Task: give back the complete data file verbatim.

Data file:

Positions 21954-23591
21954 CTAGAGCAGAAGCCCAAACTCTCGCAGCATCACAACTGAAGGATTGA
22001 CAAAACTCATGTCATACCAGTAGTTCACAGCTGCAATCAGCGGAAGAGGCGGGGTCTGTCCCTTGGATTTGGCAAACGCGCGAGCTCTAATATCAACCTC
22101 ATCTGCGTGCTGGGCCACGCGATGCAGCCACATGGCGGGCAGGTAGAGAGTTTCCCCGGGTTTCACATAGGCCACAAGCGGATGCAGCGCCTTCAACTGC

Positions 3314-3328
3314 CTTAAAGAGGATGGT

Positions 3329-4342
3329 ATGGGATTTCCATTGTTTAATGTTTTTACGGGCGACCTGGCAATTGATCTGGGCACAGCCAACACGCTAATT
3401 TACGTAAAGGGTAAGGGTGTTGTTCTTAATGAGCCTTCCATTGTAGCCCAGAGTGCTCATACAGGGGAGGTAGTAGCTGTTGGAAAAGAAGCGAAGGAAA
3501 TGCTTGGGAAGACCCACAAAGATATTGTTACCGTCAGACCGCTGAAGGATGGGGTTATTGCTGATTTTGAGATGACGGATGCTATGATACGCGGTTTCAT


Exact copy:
Positions 21954-23591
21954 CTAGAGCAGAAGCCCAAACTCTCGCAGCATCACAACTGAAGGATTGA
22001 CAAAACTCATGTCATACCAGTAGTTCACAGCTGCAATCAGCGGAAGAGGCGGGGTCTGTCCCTTGGATTTGGCAAACGCGCGAGCTCTAATATCAACCTC
22101 ATCTGCGTGCTGGGCCACGCGATGCAGCCACATGGCGGGCAGGTAGAGAGTTTCCCCGGGTTTCACATAGGCCACAAGCGGATGCAGCGCCTTCAACTGC

Positions 3314-3328
3314 CTTAAAGAGGATGGT

Positions 3329-4342
3329 ATGGGATTTCCATTGTTTAATGTTTTTACGGGCGACCTGGCAATTGATCTGGGCACAGCCAACACGCTAATT
3401 TACGTAAAGGGTAAGGGTGTTGTTCTTAATGAGCCTTCCATTGTAGCCCAGAGTGCTCATACAGGGGAGGTAGTAGCTGTTGGAAAAGAAGCGAAGGAAA
3501 TGCTTGGGAAGACCCACAAAGATATTGTTACCGTCAGACCGCTGAAGGATGGGGTTATTGCTGATTTTGAGATGACGGATGCTATGATACGCGGTTTCAT